You need to do your own thinking. Don’t get caught up in mass hyste-ria. As Ed Seykota pointed out, by the time a story is making the cover of the national periodicals, the trend is probably near an end. Independence also means making your own trading decisions. Never listen to other opinions. Even if it occasionally helps on a trade or two, listening to others invariably seems to end up costing you money-not to mention confusing your own market view. As Michael Marcus stated in Market Wizards, “You need to follow your own light. If you combine two traders, you will get the worst of each.”
A related personal anecdote concerns another trader I interviewed in Market Wizards. Although he could trade better than I if he were blindfolded and placed in a trunk at the bottom of a pool, he still was interested in my view of the markets. One day he called and asked, “What do you think of the yen?” The yen was one of the few markets about which I had a strong opinion at the time. It had formed a particular chart pattern that made me very bearish. “I think the yen is going straight down, and I’m short,” I replied. (more…)
|Here is a quick checklist to see if you are a bad gambler or a good trader:|
Everything is difficult before it becomes easy.
With the current volatility of the financial markets, it is extremely important that each of us resolve to be patient in our decisions and not make snap judgments. These can create future disaster.
The most successful individuals around the world have a foundation of processes that they utilize consistently, no matter whether the markets are trending with clear direction or being extremely volatile.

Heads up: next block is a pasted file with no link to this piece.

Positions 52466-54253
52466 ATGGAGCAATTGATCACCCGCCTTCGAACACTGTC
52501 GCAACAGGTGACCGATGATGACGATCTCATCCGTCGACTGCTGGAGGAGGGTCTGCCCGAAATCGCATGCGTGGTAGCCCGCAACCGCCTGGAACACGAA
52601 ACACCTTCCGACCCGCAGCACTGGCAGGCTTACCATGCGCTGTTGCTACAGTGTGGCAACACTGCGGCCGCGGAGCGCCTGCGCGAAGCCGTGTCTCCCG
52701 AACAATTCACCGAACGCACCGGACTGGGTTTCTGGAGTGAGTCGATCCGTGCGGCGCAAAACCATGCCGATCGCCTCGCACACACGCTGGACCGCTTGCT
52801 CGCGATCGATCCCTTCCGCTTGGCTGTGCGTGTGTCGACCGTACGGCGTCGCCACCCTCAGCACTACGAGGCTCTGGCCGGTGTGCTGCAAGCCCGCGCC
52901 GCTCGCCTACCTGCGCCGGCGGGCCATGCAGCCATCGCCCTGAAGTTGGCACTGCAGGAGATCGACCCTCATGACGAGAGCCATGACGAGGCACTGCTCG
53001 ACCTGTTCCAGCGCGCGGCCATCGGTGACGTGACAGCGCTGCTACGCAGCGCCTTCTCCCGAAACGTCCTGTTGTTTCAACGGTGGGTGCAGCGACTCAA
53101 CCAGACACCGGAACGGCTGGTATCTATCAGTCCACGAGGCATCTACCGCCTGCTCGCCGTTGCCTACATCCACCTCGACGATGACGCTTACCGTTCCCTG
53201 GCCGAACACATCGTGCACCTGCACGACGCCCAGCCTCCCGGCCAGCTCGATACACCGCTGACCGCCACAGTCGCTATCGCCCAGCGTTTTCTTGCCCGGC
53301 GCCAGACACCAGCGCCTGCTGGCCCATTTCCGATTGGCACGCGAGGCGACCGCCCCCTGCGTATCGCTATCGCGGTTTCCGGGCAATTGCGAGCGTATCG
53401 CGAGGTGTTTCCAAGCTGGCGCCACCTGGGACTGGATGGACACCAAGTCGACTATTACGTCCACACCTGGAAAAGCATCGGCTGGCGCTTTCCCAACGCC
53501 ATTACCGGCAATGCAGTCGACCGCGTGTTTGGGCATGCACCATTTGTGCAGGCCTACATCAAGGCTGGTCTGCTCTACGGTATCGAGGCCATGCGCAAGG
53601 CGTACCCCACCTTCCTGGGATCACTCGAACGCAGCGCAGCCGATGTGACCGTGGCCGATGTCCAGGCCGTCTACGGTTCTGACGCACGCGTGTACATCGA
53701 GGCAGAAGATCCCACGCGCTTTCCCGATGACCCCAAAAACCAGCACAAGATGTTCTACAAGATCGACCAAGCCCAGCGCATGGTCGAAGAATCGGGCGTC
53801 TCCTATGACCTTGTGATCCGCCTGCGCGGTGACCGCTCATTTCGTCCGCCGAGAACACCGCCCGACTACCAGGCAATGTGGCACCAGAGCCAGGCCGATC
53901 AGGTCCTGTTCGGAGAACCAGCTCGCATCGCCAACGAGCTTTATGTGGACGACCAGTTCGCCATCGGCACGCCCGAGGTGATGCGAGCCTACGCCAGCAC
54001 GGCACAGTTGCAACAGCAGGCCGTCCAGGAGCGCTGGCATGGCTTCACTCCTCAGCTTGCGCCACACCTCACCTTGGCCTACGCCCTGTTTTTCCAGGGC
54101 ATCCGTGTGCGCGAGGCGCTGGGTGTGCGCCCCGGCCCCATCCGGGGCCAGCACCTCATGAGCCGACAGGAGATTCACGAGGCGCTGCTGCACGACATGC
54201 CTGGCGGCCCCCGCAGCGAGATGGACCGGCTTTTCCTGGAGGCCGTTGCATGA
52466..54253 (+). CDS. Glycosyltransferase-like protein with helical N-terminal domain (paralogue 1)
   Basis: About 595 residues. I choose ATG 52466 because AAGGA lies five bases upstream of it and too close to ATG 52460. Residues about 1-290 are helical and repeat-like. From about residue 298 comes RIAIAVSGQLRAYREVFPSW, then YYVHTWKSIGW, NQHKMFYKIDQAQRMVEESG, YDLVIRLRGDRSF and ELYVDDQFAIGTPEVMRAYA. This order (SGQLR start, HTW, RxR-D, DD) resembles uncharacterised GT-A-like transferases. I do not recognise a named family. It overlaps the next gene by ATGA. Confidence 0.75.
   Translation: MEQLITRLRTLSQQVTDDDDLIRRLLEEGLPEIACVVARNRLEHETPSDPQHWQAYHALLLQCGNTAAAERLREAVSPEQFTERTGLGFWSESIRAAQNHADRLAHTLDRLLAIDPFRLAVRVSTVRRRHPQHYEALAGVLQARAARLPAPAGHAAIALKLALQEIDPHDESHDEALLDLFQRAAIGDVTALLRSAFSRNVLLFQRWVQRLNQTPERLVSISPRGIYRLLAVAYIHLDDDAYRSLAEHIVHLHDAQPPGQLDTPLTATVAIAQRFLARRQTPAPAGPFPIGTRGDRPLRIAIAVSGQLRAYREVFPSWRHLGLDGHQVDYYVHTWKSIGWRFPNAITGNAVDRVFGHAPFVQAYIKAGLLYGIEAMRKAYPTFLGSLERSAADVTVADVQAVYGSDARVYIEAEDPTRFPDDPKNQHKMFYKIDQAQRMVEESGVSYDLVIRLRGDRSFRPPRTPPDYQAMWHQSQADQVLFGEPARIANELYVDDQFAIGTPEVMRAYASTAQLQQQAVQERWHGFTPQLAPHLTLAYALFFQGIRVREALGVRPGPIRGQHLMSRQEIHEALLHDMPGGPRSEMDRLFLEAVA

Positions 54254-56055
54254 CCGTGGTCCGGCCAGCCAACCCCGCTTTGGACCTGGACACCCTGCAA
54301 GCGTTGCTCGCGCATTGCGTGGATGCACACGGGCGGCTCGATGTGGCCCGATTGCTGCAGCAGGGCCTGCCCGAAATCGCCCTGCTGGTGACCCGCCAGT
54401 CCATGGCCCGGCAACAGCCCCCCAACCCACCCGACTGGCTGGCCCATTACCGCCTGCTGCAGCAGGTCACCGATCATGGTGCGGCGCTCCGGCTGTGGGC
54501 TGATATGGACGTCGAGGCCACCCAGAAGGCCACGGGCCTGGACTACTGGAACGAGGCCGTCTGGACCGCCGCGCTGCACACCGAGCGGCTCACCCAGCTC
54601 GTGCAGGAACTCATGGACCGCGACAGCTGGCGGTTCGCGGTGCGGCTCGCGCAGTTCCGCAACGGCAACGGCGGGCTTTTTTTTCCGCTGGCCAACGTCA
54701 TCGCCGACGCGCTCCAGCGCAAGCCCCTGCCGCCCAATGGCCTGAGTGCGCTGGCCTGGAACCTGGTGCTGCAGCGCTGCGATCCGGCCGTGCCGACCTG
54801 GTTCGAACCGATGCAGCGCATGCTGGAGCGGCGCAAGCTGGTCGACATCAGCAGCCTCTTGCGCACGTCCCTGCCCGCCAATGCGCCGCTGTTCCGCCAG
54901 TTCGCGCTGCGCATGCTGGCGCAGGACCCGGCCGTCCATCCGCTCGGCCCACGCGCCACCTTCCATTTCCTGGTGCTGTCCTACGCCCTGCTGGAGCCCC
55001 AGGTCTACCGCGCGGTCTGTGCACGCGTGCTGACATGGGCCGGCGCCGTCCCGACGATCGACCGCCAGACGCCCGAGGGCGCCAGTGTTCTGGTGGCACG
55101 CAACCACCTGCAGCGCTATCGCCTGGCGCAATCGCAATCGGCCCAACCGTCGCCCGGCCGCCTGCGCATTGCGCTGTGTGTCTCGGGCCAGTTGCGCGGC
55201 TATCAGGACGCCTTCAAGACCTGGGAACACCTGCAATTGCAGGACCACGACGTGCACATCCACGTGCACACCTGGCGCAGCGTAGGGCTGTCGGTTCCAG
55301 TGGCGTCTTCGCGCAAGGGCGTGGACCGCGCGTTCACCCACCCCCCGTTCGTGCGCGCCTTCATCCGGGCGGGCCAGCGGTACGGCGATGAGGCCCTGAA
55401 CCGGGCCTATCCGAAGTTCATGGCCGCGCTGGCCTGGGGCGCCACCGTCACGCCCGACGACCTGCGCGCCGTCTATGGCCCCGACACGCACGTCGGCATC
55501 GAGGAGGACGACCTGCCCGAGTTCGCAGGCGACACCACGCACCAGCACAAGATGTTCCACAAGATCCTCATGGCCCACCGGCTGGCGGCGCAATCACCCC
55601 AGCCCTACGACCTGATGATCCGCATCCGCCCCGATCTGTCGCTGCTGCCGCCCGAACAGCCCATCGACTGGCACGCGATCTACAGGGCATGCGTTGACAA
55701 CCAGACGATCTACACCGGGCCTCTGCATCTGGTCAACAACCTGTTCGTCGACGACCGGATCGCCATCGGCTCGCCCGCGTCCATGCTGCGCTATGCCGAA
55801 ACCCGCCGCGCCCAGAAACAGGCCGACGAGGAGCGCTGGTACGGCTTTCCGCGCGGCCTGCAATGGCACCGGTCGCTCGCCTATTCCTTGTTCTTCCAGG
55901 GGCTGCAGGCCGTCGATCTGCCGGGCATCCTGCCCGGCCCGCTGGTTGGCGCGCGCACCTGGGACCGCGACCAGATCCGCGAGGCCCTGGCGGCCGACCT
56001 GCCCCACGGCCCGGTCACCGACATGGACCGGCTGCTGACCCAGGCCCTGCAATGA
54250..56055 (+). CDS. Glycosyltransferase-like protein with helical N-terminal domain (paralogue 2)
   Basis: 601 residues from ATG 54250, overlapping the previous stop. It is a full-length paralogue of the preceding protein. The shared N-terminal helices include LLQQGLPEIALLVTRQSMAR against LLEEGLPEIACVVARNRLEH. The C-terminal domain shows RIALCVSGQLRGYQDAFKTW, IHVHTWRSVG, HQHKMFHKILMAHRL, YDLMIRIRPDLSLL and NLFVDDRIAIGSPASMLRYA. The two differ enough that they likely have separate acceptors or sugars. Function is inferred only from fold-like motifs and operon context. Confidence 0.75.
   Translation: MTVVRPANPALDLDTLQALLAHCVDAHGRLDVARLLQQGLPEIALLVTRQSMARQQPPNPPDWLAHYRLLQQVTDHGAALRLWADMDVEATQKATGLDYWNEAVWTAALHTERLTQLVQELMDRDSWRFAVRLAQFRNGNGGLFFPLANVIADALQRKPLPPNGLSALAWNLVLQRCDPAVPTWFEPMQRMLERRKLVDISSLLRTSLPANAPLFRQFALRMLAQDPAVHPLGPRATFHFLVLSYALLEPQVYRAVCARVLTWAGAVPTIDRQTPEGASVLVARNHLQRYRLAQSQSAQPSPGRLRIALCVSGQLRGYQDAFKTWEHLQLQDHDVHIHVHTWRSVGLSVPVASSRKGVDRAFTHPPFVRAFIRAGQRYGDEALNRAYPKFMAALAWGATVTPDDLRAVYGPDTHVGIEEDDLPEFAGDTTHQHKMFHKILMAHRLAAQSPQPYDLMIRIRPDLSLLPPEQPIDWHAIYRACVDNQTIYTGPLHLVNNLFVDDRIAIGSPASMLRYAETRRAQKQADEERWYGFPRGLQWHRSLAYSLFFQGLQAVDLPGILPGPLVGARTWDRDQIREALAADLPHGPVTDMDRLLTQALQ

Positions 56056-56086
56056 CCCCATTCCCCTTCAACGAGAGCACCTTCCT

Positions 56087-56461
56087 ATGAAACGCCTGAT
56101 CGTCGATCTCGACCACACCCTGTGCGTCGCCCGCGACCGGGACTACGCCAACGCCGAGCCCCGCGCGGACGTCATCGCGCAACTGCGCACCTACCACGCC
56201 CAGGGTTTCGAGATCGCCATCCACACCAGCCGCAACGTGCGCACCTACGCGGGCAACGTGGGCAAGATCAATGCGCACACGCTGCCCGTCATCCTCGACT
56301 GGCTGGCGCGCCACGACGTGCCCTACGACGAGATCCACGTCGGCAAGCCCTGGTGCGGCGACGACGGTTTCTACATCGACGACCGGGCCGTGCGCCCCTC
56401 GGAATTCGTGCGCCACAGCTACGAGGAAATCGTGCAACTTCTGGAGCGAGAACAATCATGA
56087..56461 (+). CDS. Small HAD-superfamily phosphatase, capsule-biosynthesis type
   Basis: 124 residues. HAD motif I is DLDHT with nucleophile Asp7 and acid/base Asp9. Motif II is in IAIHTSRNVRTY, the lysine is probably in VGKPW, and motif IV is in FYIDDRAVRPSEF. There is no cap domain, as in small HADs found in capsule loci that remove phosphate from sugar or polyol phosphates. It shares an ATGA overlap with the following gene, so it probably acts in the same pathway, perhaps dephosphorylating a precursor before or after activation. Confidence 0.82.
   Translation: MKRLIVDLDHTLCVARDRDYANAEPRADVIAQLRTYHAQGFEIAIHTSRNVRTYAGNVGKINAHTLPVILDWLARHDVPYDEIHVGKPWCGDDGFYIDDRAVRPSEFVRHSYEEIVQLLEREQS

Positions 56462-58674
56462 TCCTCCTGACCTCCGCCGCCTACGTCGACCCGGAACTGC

Each of us needs to be patient and allow the trading plans that we use to provide points of execution for trades. We need to be prepared for any and all movements in the market, yet stay committed to our plan and then perform with a self-confidence that ensures that we do not stray away from the steps of our plan.
Patience, preparation and performance surrounded by a solid trading plan along with money and risk management will produce the highest probability for profitable success.
Preparation combined with Opportunity creates a new word I would like to give to you — Prepartunity. Every day provides new opportunities for us. If we are prepared then we will receive the highest results possible.
The only thing that can change it is you. You have to make change happen yourself.
You are the Director of your life. You are the Producer. You are the Lead Actor. You are the Choreographer and Makeup Artist. You write the soundtrack. Your name is next to every title on the credits at the end of your life story.
This post will not change your life. It is just words floating around in cyberspace, written by me, some guy who lives in Poona. I can’t change your life, I’ve never even met you.
You are responsible for the decisions you make. They happen between your ears and they are entirely within your control.
This post will not change your life. Only you can do that.
Updated at 12:16/19th May/Baroda